What can be stated conclusively, therefore, is that lower levels of schooling, English proficiency, and work experience remain a serious impediment to Hispanics’ labor market success and, consequently, their ascent to the middle class. In 2000, for example, the 2-year average educational gap between all Hispanics and whites cost about $100 billion in lost earnings.14 Given the growth in the Hispanic populations that is projected to occur over the next 30 years, the cost of this education gap could rise to $212 billion in current dollars by 2030, taking into account the generational shift.

Unlike labor market disparities produced by discrimination, educational inequities can often be addressed directly through policy instruments. Closing Hispanics’ human capital gaps relative to whites would require early and sustained intervention at all levels of the educational system. The benefits of education are crucial for Hispanic youths, and they are also important for the nation. The temporal coincidence of a large Hispanic second generation and an aging white majority represents an opportunity to attenuate the consequences of the nation’s rising burden of old-age dependency. However, this opportunity will be short-lived because continued declines in Latin American fertility will not only alleviate labor pressures south of the border, but also shrink the migrant labor streams on which the U.S. economy has come to depend.15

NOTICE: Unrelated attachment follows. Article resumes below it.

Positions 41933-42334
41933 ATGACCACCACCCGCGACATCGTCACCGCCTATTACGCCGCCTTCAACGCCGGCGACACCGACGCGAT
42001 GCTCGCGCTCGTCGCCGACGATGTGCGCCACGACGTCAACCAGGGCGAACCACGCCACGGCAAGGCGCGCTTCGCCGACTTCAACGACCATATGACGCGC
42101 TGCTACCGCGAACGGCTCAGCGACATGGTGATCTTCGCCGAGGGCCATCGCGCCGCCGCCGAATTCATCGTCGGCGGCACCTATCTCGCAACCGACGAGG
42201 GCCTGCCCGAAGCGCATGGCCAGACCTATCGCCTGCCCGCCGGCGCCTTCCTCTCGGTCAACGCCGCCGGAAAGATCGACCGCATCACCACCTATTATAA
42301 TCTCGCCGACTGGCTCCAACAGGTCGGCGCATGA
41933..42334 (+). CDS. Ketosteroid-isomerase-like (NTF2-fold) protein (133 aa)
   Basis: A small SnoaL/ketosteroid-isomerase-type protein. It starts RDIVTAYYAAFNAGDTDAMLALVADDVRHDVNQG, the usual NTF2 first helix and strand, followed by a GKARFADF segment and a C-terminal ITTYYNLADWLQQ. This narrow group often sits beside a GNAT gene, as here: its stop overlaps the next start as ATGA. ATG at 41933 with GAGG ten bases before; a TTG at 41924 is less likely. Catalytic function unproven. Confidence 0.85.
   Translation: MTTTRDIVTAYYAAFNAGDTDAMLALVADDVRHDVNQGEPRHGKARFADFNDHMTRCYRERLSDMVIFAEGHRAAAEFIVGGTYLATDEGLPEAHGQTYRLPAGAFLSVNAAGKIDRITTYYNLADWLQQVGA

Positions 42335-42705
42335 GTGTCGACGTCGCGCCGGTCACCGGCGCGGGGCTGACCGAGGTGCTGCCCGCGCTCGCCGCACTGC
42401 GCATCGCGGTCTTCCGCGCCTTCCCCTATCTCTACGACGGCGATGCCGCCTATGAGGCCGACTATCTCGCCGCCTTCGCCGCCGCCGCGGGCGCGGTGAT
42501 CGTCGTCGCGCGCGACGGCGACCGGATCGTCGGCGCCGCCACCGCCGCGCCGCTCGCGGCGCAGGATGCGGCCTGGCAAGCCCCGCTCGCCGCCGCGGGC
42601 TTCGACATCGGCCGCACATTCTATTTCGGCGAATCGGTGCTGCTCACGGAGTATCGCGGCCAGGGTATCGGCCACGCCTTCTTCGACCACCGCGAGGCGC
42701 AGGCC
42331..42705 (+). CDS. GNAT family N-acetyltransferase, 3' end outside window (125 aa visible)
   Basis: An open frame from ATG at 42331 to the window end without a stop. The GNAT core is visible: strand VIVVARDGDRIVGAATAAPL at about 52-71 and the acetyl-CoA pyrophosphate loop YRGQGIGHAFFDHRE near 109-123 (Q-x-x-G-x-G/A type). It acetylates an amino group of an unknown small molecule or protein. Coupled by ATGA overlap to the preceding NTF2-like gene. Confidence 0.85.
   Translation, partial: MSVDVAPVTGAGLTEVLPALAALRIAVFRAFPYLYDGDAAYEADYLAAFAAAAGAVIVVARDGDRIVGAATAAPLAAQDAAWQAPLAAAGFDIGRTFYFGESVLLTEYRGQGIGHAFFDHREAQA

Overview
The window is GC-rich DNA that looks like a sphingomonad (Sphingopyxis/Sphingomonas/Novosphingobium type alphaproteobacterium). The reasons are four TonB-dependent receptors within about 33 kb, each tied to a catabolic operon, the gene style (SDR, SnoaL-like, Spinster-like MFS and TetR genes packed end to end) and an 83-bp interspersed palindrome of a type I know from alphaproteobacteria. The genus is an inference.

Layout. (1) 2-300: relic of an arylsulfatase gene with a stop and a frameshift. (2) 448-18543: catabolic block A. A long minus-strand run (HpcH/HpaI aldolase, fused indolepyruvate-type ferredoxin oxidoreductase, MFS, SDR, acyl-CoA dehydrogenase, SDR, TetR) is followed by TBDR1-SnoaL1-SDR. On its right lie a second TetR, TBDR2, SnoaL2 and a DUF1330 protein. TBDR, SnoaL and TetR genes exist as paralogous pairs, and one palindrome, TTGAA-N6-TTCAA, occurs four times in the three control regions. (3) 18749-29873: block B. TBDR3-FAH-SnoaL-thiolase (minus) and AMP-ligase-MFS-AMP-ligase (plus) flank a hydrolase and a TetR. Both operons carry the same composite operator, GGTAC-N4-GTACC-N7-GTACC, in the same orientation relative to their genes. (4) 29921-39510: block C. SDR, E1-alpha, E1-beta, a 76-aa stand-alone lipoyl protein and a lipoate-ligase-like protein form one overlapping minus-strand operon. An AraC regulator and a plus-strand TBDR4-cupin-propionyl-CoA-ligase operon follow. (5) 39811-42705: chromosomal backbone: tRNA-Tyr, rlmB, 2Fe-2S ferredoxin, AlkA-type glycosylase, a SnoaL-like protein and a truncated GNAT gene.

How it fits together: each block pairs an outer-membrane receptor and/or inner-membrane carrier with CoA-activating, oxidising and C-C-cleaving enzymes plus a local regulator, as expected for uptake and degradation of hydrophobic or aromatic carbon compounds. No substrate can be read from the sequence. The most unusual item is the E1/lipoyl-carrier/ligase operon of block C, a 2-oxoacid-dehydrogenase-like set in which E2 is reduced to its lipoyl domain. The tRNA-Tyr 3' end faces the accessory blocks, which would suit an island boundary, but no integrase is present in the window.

As growing numbers of Hispanics join the labor force and replace white retirees, Hispanic workers should be able to attenuate labor shortages such as those experienced by other Western, industrialized countries. To mitigate the effects of the aging U.S. population on social security funds and Medicare, however, the productivity of young workers must be sufficient to compensate for a shrinking workforce.16


Because of their large numbers, relative youthfulness, and geographic dispersal, Hispanics can be expected to affect American society in profound ways even as they experience considerable transformation as a people. The shape their future will take remains highly uncertain, however. Much depends on whether newcomers from Latin America and long-established Hispanic residents join the ranks of the middle class and experience the social mobility that has characterized European immigrants, whether growing numbers of foreign-born Hispanics become citizens and come to express a political voice, whether the obesity among Hispanic children and

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